Maltese government silent on whether it will seek access to German purchase of Dubai tax data leak

Malta government spokespeople have failed to respond to questions about whether they have approached the German government to obtain any information about Maltese nationals or residents who may be named in the vast cache of Dubai data it has purchased from a whistleblower.

The German government announced on 16 June that on 14 January this year, it began negotiations with an anonymous informant to buy data containing extensive information on millions of taxpayers worldwide who hold assets in Dubai.

The German finance ministry said on its website that it had bought the data for the specific purpose of detecting international crimes.

The Federal Central Tax Office, which carried out the negotiations, acquired the data on 10 February, since when it’s been edited and analysed in order to be passed on to the relevant authorities.

The international money laundering watchdog, the Financial Action Task Force (FATF), while explaining its reasons for greylisting Malta last month, cited, among other things, lack of transparency on ultimate beneficial owners of companies and weak financial intelligence on tax crimes as the main “strategic deficiencies” of Malta’s financial jurisdiction.

Information about Maltese-owned Dubai companies such as Yorgen Fenech’s 17 Black and Paul Apap Bologna’s Kittiwake, both of which are suspected of having been set up to facilitate money laundering, tax evasion and the payment of illegal kickbacks, has made it clear that Dubai should be a centre of interest to the Maltese government in attempting to tackle financial crime.

According to the German government, “the purchased data will be used for the purpose of detecting tax crimes that have nationwide, international and/or major significance. The data can help shed light on unknown assets and undeclared income.”

“The illumination of cases with an international dimension helps to ensure tax compliance and tax enforcement,” the statement said.

The Shift first sent emailed questions to various official Malta government spokespeople two weeks ago, after the German government announced its purchase and offered any interested parties the opportunity to access the data.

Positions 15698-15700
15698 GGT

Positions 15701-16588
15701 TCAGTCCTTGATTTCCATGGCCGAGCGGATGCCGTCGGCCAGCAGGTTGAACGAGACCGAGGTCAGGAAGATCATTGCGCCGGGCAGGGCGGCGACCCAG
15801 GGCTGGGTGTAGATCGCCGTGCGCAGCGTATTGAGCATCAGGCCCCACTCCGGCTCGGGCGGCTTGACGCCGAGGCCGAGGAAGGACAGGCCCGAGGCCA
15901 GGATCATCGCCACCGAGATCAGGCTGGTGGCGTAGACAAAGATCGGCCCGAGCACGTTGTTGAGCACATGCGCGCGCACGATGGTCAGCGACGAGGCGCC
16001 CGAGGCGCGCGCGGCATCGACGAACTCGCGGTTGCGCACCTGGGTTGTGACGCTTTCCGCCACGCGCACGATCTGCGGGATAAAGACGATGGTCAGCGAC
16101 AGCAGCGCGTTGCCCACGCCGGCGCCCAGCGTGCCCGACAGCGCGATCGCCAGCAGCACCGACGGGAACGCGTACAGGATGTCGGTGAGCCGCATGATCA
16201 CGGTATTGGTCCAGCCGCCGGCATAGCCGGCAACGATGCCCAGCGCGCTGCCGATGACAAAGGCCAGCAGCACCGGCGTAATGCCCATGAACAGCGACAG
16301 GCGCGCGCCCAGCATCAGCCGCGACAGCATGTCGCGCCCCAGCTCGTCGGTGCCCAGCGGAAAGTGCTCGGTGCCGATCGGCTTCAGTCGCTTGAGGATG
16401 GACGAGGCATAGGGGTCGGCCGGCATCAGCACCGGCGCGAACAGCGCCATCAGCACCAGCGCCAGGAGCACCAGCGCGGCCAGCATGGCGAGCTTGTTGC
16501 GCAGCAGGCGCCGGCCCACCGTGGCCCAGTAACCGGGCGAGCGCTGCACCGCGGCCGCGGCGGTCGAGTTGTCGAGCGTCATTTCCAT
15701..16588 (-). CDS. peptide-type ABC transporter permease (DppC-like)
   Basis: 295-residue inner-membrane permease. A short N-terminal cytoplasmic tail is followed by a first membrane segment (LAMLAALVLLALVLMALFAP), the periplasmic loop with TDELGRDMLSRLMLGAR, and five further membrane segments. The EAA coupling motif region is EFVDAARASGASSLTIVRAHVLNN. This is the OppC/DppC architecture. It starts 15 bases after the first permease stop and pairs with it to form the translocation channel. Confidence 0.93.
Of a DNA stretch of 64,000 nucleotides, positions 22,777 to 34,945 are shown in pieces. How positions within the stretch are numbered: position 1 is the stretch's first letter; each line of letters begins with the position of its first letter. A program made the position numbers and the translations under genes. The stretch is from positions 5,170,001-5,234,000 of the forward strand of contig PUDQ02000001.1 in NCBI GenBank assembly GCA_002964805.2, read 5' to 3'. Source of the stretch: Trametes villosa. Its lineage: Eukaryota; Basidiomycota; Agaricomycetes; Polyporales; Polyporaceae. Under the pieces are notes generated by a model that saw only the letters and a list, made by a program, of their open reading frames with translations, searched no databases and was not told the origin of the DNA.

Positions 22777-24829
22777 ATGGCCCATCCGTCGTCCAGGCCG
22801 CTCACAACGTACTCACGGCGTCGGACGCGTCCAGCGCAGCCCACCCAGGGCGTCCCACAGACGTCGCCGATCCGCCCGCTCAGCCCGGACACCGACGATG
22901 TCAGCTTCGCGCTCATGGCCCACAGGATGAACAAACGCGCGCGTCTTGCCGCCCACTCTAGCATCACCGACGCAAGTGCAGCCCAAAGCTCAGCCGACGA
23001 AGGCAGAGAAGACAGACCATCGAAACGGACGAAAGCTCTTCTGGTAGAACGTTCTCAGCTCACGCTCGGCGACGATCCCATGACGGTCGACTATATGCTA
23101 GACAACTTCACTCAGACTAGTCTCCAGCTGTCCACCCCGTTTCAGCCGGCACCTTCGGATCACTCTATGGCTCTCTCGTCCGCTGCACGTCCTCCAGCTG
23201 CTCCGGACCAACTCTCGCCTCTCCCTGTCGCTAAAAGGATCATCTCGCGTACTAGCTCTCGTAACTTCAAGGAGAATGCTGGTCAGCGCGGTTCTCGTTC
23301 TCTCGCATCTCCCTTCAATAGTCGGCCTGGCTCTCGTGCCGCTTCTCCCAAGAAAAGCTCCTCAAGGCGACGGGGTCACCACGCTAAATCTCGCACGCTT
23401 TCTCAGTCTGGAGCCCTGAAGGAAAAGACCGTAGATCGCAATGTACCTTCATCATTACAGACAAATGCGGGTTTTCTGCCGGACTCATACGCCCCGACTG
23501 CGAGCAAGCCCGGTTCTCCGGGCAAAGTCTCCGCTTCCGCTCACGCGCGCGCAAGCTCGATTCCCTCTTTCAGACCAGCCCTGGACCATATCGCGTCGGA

So far,  despite several reminders, none of the spokespeople we have contacted has replied or even acknowledged our questions.

German finance minister Olaf Scholz says in the press release on his ministry’s website: “We are using all available instruments to detect tax crimes. This new data will enable us to shine a light into the dark corners where tax offenders continue to hide. Now it is up to tax investigators to track down the offenders and bring them to justice.”

                           
                               
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viv
viv
25 days ago

Interesting

Charles sammut
Charles sammut
24 days ago
Reply to  viv

I wonder if the PN can obtain access to this data?

Mick
Mick
25 days ago

I imagine Muscat et al will ensure that none of the information is made available as their nest eggs are at stake

Henry s Pace
Henry s Pace
25 days ago

Who would be the one to throw the first stone ?

James
James
24 days ago

It adds further grist to the mill as to why Germany was one of the prime movers to have Malta added to the FATF grey list and it wouldn’t take too much of a leap of faith to think that the German government has shared their initial findings with their counterparts in the U.K. and U.S.A would it?

No wonder you can’t get a response from any of the agencies because the chances are the names in that database will be those at the top table who are bleating so loudly that the FATF decision was unjust.

If they have nothing to hide they would reply to your enquiries, but they don’t because they have too much to hide!

Charles sammut
Charles sammut
24 days ago
Reply to  James

Hopefully the PN will be able to gain access to the information. Chances are that tgerrcare Maltese politicians and their mates on the list…so of course Abela and his minions will be loath to ask for the info!!!

carlo
carlo
24 days ago

Then we ask why the Germans, the Americans and the British agreed to greylisting Malta. Who knows what they know about our criminal muvument korrott. We should be thankful for not putting us on the blacklist.

“The illumination of cases with an international dimension helps to ensure tax compliance and tax enforcement,”

And this is what our corrupt government is against so we can be sure that the corrupt government will never pay a cent to get the information.

Godfrey Leone Ganado
Godfrey Leone Ganado
23 days ago
Reply to  carlo

Let’s not lose sight of the fact that Joseph Muscat, refused to publish Swissleaks, which was in his government’s possession, and which obviously still is a closely guarded secret of Robert Abela, who promised continuity, and who personally may be mentioned.

Steven Micallef
Steven Micallef
12 days ago

Please don’t forget this has been on the way since Tonio Fenech https://www.dw.com/en/malta-dismisses-accusation-of-being-a-german-tax-haven/a-4639285

Aggie
Aggie
24 days ago

If they don’t ask, they have plausible deniability

Carmelo Borg
Carmelo Borg
24 days ago

Issa naraw jekk il PN jaghmilx pressjoni fuq il gvern biex japplika lil Germanja biex jakwistaw dawn I’d dokumenti. Hemm jekk inkunu nafu il PN ghandux idejh imcapsin. Dak l iskandlu ya l isptar ma issemmiex altar ghax sew ID DB U JAMES CATERERS U HAGA WAHDA MAL PN

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